What To Expect At The Appointment
To make a Parkinsons diagnosis, your doctor will look for the three main motor symptoms: bradykinesia , tremor and rigidity. Remember, not everyone with Parkinsons disease has a tremor. They will also ask questions and examine you to see if there are possible other explanations for your symptoms besides Parkinsons.
The doctor will ask you questions and look for Parkinsons signs like:
- If you have a resting tremor, meaning your tremor appears when your limb like an arm or leg is still
- If your tremor and/or other movement issues occur on one side of your body only
- If your handwriting has become very small
- If you have issues with balance
- If the way you walk has changed for example, you are taking small steps or having trouble turning
- If you have stiffness, aka rigidity, in your arms or legs for example, you dont swing your arm when you walk
- If you have difficulty with fine motor movements like combing your hair or brushing your teeth
- If your voice has become softer or more difficult for others to hear
To assess your non-motor symptoms, your doctor may ask you questions about:
- If youve lost your sense of smell
- If you experience constipation
- If you talk or act out dreams while you sleep
What Doctors Look For When Diagnosing Parkinsons
Certain physical signs and symptoms noticed by the patient or his or her loved ones are usually what prompt a person to see the doctor. These are the symptoms most often noticed by patients or their families:
Shaking or tremor: Called resting tremor, a trembling of a hand or foot that happens when the patient is at rest and typically stops when he or she is active or moving
Bradykinesia: Slowness of movement in the limbs, face, walking or overall body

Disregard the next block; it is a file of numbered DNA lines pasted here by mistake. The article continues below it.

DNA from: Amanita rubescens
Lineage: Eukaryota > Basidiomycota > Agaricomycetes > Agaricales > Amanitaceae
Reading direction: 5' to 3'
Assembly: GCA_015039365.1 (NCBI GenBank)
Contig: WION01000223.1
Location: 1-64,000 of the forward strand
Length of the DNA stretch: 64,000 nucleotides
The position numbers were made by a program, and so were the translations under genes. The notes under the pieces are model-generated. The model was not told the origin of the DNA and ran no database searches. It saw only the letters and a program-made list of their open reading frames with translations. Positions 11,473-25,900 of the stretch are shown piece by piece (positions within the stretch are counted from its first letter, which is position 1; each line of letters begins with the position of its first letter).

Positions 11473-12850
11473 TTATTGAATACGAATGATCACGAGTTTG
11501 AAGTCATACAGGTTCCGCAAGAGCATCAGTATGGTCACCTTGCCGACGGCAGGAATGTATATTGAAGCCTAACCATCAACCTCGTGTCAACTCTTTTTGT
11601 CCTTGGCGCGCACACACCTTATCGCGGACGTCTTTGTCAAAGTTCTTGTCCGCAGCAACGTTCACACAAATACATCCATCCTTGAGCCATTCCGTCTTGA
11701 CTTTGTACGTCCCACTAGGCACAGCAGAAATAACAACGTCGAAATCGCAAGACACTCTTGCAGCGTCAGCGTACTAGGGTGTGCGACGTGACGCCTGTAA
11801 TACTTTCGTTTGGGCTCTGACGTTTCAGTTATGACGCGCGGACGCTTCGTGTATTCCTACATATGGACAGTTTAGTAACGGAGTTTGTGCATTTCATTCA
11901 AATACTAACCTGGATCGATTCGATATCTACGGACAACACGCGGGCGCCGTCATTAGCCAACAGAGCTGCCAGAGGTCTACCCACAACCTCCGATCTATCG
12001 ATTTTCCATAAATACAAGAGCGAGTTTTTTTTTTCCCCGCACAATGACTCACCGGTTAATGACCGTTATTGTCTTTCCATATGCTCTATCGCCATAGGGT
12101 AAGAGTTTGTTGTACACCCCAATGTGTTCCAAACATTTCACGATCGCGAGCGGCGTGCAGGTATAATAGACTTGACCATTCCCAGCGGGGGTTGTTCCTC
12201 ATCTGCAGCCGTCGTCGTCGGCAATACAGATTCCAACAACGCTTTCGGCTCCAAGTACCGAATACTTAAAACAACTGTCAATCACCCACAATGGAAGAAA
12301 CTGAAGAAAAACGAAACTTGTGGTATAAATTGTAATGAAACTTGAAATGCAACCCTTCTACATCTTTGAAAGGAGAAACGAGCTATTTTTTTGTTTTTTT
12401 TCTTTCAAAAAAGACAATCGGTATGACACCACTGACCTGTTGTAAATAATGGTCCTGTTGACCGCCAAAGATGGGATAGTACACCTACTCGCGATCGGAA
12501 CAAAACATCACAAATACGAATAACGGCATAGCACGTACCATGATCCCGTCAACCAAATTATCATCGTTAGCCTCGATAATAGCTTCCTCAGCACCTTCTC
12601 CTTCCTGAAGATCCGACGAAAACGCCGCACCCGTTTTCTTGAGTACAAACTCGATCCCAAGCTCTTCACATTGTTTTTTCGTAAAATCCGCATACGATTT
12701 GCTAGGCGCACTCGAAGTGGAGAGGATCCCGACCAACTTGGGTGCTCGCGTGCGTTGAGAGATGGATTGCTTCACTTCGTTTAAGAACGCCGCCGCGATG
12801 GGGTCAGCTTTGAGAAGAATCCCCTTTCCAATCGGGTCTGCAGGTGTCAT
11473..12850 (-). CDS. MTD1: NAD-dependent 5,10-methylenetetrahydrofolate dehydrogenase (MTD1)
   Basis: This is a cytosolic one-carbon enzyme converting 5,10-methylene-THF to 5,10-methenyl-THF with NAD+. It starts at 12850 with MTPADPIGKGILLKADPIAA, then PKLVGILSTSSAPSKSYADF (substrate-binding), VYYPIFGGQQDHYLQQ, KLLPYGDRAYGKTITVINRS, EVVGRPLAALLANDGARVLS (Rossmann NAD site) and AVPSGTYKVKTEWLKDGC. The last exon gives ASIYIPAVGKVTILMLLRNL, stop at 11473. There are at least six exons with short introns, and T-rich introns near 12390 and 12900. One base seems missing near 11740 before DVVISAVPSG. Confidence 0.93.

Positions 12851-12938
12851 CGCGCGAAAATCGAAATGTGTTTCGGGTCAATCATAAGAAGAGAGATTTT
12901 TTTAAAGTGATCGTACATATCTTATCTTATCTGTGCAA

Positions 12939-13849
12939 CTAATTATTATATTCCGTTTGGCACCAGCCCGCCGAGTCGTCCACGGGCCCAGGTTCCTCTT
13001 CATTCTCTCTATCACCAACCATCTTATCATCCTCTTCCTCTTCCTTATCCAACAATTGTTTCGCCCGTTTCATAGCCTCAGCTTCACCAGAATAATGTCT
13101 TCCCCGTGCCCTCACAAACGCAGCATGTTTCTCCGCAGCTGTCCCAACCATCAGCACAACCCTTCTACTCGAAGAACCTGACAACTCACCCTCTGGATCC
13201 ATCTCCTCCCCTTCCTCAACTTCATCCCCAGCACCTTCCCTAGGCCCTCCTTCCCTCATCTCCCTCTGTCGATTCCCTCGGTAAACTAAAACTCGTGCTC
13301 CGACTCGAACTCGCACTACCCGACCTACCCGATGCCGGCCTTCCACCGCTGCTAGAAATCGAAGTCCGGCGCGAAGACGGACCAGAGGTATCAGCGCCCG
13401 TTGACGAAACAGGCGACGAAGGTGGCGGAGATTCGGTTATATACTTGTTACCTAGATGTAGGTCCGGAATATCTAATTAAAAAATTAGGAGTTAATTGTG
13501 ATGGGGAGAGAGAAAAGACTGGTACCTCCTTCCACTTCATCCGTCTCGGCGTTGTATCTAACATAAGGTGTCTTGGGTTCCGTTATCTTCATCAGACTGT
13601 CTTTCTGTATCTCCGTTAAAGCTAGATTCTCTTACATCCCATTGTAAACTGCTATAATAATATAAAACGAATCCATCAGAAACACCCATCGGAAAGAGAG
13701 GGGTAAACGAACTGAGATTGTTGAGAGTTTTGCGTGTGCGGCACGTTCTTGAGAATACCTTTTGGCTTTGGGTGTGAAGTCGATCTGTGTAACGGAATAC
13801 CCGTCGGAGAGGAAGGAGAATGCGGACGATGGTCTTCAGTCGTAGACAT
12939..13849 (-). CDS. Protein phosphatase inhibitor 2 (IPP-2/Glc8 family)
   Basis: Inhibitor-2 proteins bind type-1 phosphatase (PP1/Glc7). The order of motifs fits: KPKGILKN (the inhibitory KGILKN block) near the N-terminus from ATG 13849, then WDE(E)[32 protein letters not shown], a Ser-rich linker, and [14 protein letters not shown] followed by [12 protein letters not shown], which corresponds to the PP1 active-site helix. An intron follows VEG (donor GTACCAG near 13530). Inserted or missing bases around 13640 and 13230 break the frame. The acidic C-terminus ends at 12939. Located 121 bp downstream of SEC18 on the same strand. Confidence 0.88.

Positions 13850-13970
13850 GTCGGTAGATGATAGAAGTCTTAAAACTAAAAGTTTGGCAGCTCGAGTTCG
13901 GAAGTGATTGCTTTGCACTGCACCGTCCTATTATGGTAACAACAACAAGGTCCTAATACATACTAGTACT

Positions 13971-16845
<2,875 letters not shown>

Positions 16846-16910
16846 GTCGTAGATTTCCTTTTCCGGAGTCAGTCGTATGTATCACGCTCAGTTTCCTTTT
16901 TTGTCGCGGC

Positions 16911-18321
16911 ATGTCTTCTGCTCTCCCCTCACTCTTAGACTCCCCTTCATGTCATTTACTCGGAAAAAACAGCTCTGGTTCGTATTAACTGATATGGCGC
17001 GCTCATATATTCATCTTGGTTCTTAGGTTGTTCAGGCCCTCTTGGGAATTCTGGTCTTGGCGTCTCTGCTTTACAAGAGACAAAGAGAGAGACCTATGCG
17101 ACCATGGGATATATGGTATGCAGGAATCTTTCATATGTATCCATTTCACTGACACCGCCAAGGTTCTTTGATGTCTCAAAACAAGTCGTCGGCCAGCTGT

Rigidity: Stiffness in the arms, legs or trunk
Posture instability: Trouble with balance and possible falls
Once the patient is at the doctors office, the physician:
Takes a medical history and does a physical examination.
Asks about current and past medications. Some medications may cause symptoms that mimic Parkinsons disease.
Performs a neurological examination, testing agility, muscle tone, gait and balance.
Ological Limitations Of The Diagnostic Studies
When interpreting the literature about diagnosis, the following methodological issues should be considered:
- lack of long-term prospective clinical and pathological as a reference standard
- lack of operational definitions such as defining specialists or clinical diagnostic criteria
- unclear whether investigators were blinded to initial diagnosis
- sample sizes necessarily limited by the number of cases available with neuropathological outcomes
- trial age groups are often young as studies were performed by neurologists who see a younger population of people with PD
- most studies included people with established disease lasting some years
- varying geographical locations
- some studies are in specialised units and may not reflect the diagnostic accuracy of other units in the UK
- exclusion of some studies using magnetic resonance volumetry and magnetic resonance spectroscopy as they lacked appropriate population, intervention and outcome criteria
- lack of statistical details of diagnostic accuracy such as sensitivity, specificity and positive predictive values
- lack of economic evaluations of SPECT.
Surgery For People With Parkinsons Disease
Deep brain stimulation surgery is an option to treat Parkinsons disease symptoms, but it is not suitable for everyone. There are strict criteria and guidelines on who can be a candidate for surgery, and this is something that only your doctor and you can decide. Surgery may be considered early or late in the progression of Parkinsons. When performing deep-brain stimulation surgery, the surgeon places an electrode in the part of the brain most effected by Parkinsons disease. Electrical impulses are introduced to the brain, which has the effect of normalising the brains electrical activity reducing the symptoms of Parkinsons disease. The electrical impulse is introduced using a pacemaker-like device called a stimulator. Thalamotomy and pallidotomy are operations where the surgeon makes an incision on part of the brain. These surgeries aim to alleviate some forms of tremor or unusual movement, but they are rarely performed now.
What Is Parkinson’s Disease
Parkinsons disease occurs when brain cells that make dopamine, a chemical that coordinates movement, stop working or die. Because PD can cause tremor, slowness, stiffness, and walking and balance problems, it is called a movement disorder. But constipation, depression, memory problems and other non-movement symptoms also can be part of Parkinsons. PD is a lifelong and progressive disease, which means that symptoms slowly worsen over time.